One of the first things I was told when I moved to Cornwall 15 years ago was that from the 1st September onwards, you need to be prepared for incoming swell. It’s hard to believe swell’s on its way when you behold a knee-high sideways swell in late August, but so far this tip has never let me down and this September has seen swells building up to the significant peak we saw yesterday.
So yesterday morning I awoke and had a quick drive around, checking out potential spots and decided with my partner in crime, Smiler, that we were set for a classic Watergate Bay day. We got Watergate a similar size two and a half years ago but that day was grey, cold, we were less experienced and we were obviously using older kit. We were very nervous on that day and caught around three waves each before coming in.
Yesterday by comparison was just all out fun. Of course, the adrenaline gets pumping when you’re blasting out over those huge lines of white water hoping not to get swatted, and when you drop into a biggun hoping that you can hold it all together, but this day we must have had at least ten waves each. My last one was sadly not captured by the camera, but I can say that was the biggest wave I’ve ever dropped into, never mind even seen in real life. We’ll capture it next time.
On days like this there is so much wind and water moving around that the waves are impossible to catch without an extra power source. I’ve got a 9’1 gun and there’s no way it would have come close to clawing into these beasts. A standup paddle board would have been all over the place in that wind – maybe an open ocean racer could catch one, but what then when you end up on the inside? So the only way you could get in was with a tow, and between the choice (not that we had it!) of a kite or a jetski, the kite makes the most sense.
Unlike most tow spots where there is a channel to exit into if you successfully make the ride, Watergate Bay is a beach break with no gaps in the lines of whitewater, so every wave, no matter how successful you are, deposits you straight into the impact zone. Less than ideal conditions for a tow-team, but with the kite the rider is instantly able to blast out of the danger zone without waiting for a pick up.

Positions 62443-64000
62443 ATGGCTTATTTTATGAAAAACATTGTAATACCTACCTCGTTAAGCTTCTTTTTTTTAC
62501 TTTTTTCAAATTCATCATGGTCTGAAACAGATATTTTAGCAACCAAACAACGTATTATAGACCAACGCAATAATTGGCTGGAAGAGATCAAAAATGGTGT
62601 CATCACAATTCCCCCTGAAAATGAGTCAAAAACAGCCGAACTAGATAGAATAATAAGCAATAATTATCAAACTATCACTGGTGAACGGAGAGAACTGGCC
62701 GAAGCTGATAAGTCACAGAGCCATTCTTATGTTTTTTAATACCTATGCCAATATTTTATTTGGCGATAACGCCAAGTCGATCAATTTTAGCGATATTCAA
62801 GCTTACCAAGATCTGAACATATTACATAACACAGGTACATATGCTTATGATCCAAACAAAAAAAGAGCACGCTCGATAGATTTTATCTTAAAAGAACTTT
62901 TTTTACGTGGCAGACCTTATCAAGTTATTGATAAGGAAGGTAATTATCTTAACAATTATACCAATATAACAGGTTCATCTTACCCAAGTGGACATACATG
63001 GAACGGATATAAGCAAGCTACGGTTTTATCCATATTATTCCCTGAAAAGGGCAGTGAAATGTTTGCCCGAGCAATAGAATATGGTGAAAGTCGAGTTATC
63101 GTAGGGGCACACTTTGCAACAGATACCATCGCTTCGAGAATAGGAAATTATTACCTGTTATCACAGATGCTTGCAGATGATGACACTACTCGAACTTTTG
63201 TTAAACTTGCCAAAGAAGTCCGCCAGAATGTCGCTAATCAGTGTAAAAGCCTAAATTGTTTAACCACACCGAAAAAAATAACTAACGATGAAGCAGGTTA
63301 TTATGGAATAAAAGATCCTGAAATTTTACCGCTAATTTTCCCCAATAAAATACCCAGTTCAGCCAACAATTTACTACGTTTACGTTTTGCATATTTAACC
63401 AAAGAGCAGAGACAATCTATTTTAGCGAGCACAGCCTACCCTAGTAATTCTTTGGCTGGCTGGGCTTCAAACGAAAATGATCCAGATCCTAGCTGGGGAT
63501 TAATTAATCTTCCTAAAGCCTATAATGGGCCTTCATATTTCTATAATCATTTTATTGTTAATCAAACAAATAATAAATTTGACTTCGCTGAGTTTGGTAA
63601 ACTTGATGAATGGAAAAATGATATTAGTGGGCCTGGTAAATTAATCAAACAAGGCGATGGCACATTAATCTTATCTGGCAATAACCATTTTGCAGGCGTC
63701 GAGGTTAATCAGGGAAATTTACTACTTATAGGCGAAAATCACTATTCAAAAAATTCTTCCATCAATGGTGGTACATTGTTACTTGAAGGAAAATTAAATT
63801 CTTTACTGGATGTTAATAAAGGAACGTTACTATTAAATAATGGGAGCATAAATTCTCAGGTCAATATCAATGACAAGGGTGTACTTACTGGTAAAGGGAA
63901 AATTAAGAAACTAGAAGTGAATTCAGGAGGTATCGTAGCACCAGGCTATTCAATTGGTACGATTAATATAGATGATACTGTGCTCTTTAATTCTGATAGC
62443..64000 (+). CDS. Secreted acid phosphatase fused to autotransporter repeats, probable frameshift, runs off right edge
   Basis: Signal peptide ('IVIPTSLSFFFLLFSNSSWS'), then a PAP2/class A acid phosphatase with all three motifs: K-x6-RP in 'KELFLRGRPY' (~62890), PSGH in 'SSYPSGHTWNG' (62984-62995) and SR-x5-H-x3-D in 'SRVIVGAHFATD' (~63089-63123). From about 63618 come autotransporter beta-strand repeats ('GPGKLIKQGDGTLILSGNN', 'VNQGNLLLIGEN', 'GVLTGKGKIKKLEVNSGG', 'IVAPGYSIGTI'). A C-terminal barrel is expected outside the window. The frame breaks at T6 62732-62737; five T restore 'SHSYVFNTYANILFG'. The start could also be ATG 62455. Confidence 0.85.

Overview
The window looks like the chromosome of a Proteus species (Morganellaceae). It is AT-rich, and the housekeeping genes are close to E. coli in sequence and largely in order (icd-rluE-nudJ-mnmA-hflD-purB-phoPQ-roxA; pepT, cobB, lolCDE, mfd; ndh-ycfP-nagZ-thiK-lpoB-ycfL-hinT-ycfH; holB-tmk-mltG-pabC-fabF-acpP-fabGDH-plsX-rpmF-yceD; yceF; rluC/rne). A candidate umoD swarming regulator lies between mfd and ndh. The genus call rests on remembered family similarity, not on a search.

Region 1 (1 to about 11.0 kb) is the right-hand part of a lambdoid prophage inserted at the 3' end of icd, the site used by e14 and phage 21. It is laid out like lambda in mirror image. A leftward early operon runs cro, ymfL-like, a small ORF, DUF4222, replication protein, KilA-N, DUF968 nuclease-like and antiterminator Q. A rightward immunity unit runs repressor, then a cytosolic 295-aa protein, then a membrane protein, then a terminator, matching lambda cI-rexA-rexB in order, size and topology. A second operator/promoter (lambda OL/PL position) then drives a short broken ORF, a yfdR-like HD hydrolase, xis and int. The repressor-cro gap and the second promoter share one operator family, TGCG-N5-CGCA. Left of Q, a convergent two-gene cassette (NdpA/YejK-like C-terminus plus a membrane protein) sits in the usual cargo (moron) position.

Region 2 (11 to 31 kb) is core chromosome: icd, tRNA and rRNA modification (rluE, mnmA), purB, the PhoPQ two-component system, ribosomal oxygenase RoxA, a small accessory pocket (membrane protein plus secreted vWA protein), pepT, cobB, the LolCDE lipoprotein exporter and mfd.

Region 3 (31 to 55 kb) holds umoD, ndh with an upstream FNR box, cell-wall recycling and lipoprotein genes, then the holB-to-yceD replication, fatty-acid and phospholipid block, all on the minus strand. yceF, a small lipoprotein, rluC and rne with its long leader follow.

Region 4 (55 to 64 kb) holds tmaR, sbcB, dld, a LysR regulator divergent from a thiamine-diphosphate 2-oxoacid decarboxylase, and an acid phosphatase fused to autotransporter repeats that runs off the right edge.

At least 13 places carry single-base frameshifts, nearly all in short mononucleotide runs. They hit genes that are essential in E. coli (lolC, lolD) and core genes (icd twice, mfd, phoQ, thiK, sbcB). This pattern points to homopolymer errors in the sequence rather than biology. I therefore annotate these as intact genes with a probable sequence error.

When I get into surf of this size I really rely on my equipment to do what is asked of it. You don’t want to be bombing down the wave of your life thinking ‘Is my chicken loop gonna false-relase?’ or ‘Is a line gonna break?’ or ‘Will my canopy tumble if I slack-line it?’. The kite becomes your tow source and life preserving equipment all at once, you want to be able to focus 100% on navigating your way down that face and you don’t want any doubts in your mind that your gear is up to the task.
I’m five sessions in now with the Razor and the more I learn about it the more I love it. In my review I said I expect to get my biggest and best waves yet under the Razor, so we’re on the right track that’s for sure. We’ve got plenty more juice on the way so I’ll be posting up any exciting pics of waveriding in Cornwall and beyond that I manage to get. For now I’m very happy that I’ve got the best tools for the job at hand and I would urge anyone looking for some serious juice this autumn to get under a Razor and see what it’s all about.